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New System Warns Grapegrowers

Mobile app from WSU tracks cold weather threats to vineyards

by Peter Mitham
Walla Walla Solar
This detail depicts solar radiation throughout the past day at the Walla Walla station.

Prosser, Wash. -- Grapegrowers are often encouraged to see their vineyards from the vine’s perspective rather than the results they’re trying to achieve. This is especially true where grape maturity and vine health are concerned, and a new application from Washington State University promises to give growers better insight into how vines are experiencing winter weather.

Described as “a grape cold-damage decision-aid tool,” the application correlates climate data from WSU’s network of 133 weather stations located primarily in Eastern Washington (collectively known as AgWeatherNet) with grape cold hardiness data the university collects weekly during the winter. (The latter is funded by industry through the Washington Association of Wine Grape Growers, Washington Wine Industry Foundation and the Washington State Concord Grape Research Council.)

Ag Weather Net
Each of the numbers indicates a weather station. Users can click the site nearest their location for detailed current weather information.

Drawn from vineyards managed by the university and commercial growers in the Prosser area, the cold hardiness data tracks thresholds for various levels of cold damage to vines. “Any time that it looks like the temperature was lower than what we said would cause X-amount of damage, it would come up as, basically, a flash,” WSU Professor Markus Keller explained to Wines & Vines. “If the grower follows that regularly, it alerts that some or a lot of damage has probably occurred at their site, and they should probably do something about it.”

Keller noted that an alert doesn’t mean growers will take action, but it does suggest when it might be prudent to consider adjusting vineyard management practices. This streamlines the decision-making process, telling growers action is needed based on local conditions rather than leaving them to weigh local factors into pruning and retraining decisions.

“It does not prevent growers from going out and sampling buds themselves, of course, but it helps alert them to the fact that they should go out and maybe take some samples,” Keller said.

The new application debuted at the start of February, and so it wasn’t available to alert growers to potential damage during the blast of cold weather that hit Eastern Washington in December. Dr. Gary Grove, a professor with WSU Extension and director of AgWeatherNet, said the majority of Washington State vineyards were unscathed during that event, but areas such as Walla Walla probably saw some damage. The alert would have been able to suggest the degree of the damage, and what action to take.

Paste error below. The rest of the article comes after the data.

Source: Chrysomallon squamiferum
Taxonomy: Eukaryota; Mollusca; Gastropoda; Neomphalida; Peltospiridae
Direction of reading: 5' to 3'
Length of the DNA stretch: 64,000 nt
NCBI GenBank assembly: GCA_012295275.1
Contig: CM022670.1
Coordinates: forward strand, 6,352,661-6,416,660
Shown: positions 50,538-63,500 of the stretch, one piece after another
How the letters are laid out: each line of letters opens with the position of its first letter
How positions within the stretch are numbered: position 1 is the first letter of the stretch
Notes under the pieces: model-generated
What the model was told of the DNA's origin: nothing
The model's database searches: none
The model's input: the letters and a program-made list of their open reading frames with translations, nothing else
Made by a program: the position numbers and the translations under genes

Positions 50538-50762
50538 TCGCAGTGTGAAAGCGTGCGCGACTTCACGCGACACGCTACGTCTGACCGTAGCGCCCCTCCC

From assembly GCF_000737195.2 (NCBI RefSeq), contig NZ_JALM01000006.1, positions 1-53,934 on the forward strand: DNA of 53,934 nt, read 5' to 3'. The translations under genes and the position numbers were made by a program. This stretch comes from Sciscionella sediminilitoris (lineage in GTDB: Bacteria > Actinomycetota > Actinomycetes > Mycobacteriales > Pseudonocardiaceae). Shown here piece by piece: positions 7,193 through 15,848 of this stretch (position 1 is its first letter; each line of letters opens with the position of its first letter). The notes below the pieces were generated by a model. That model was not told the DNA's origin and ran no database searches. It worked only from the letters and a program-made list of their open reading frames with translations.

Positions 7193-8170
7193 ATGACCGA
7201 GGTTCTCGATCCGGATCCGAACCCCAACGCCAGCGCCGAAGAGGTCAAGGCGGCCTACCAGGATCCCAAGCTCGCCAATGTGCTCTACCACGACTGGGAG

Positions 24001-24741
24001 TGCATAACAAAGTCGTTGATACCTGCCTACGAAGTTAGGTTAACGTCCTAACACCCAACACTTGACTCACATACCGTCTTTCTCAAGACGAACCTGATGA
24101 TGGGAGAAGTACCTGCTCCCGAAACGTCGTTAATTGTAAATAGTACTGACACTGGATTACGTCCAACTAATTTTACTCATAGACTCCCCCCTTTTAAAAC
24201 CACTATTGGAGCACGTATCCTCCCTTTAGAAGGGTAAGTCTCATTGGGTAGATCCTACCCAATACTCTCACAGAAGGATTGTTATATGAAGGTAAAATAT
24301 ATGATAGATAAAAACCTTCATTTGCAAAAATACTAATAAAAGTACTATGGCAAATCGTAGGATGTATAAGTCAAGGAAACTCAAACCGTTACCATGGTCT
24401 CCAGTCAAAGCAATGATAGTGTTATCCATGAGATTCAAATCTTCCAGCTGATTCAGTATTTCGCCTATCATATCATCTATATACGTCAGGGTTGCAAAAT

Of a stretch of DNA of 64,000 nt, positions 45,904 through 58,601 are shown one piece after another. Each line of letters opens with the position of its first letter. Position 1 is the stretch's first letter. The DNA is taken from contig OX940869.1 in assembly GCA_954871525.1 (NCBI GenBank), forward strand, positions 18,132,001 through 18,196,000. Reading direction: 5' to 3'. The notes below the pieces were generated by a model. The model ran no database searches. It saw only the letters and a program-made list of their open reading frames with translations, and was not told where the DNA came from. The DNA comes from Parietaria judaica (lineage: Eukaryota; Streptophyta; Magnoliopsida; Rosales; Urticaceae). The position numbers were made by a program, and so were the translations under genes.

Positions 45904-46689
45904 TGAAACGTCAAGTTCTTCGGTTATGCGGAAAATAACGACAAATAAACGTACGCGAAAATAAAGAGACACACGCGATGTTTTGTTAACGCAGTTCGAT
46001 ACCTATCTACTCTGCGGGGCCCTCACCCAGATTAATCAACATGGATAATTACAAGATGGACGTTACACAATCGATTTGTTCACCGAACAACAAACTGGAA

He said cold damage once required him to retrain his own 3-acre vineyard near Prosser, a decision that would have been easier to make with the new application. “I had to go out and do a lot of sampling before I made that decision to retrain,” he said. “I certainly wouldn’t want to go out and do the sampling unless I absolutely had to. So in that regard, it’s the first step in a huge decision—telling you, yeah, you’d better go out and take a look at this.”

Grove expects cold damage alerts to be incorporated as part of the new AgAlertz service developed by Yakima-based 4Quarters Inc. by next winter. AgAlertz pushes weather information and alerts out to vineyard managers and growers via e-mail, text messages and voice mail. Grove said the number of users has risen steadily since the service launched in February.

William Corsi, technical coordinator for AgWeatherNet, said the delivery of information to growers via mobile devices reflects the popularity of hand-held devices. Growers may make vineyard management decisions in the office, but delivering the data to their mobile devices helps them—and their consultants—to keep track of the information in case immediate action is required. It also makes working arrangements more flexible.

“The industry is very mobile—they’re not just sitting at the computer working,” Corsi said. “The whole point of the mobile app was to get the information that they need to their fingertips the easiest way possible.”
Complementing the cold damage app and AgAlertz service, the university has launched a new weather information site designed for viewing on mobile devices from cell phones to iPhones.

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